Our goals are simple: find a good mix of cragging, alpine rock, waterfall ice and mountaineering throughout North America. We also spent 6 months in New Zealand and Australia, between September 2007 and April 2008. Other destinations for this trip included the East coast (New York, New Hampshire, West Virginia, and Tennessee) and Québec for a season of ice climbing. After a summer in Wyoming, we're heading south to Moab for a desert climbing extravaganza.
Obviously, to be able to afford living on the road for so long, we need to keep costs down in every way we can. The western US is fortunately still largely undeveloped, and public land is everywhere, making it possible to camp for free in most places. The bus is well equiped for extended periods of so-called "dry" camping (or "boondocking", i.e. without access to water or power sources). Occasionally, we are forced to spend some time in campgrounds at national parks, recreation areas, and the like. Unfortunately, over the last several years, fees in Forest Service and other public campgrounds have been sky-rocketing at rates vastly exceeding official inflation rates. As an example, poorly maintained camps along the Tieton river (WA), with dirt sites, pit toilets, and no host are now asking for $17 to $20 per night! This is simply ridiculous. For anyone wanting to spend significant time in those camps, it translates to about $600/month. You can still rent a small, fully equipped apartment in many areas of the US for that much money! These outrageous camping fees also combine with the spread of all sorts of "recreation fees" in most areas of the country. Just in the first 3 weeks of this trip, we have already paid $13 for a Fish and Wildlife Vehicle Pass for the Tieton river, and $60 for two Northwest Passes (one for the bus, and one for the Jeep). It is time to do something about this. If you care at all, please start writing letters to the managers of your local public lands.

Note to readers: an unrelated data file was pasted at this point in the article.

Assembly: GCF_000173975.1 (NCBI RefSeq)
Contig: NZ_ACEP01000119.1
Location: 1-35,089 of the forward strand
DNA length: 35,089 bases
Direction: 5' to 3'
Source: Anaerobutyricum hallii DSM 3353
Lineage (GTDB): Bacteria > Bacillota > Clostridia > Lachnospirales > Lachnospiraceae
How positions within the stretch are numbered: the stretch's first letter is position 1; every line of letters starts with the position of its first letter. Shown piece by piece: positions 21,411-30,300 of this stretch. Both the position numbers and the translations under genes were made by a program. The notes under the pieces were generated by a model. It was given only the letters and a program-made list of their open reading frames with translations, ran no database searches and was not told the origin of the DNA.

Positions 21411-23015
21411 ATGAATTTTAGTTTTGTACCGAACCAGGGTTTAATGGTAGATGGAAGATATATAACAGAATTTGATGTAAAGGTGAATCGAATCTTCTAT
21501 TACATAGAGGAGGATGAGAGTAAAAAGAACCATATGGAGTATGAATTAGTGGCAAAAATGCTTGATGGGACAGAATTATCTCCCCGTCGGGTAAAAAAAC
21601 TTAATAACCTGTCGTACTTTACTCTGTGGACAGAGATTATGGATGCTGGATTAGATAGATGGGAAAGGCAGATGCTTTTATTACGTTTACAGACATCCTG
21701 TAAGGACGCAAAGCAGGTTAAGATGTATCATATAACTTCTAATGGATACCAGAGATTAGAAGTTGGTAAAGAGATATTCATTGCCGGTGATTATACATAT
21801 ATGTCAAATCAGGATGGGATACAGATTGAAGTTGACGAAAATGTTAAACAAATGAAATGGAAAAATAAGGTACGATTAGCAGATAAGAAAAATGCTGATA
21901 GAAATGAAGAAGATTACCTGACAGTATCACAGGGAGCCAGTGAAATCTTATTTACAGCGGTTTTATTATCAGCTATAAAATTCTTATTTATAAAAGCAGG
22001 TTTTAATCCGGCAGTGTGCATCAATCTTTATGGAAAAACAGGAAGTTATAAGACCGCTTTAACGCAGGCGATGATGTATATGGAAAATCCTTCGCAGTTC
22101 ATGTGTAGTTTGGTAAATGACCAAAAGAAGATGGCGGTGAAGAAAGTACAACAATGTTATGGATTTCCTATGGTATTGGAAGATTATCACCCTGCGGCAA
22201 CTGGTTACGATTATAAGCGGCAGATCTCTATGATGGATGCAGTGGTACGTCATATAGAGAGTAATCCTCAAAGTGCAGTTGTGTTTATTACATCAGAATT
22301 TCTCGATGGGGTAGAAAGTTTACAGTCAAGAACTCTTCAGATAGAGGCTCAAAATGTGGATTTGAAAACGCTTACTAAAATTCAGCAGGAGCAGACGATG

Hope you enjoy this series of reports!
If this is your first visit, you may want to read the section below to learn a bit about our background.
We are two temporarily-retired engineers & climbers who have decided to suspend their professional careers and otherwise "normal" life to undertake a 2 year long (or more...) road trip to climb throughout North America (and other places).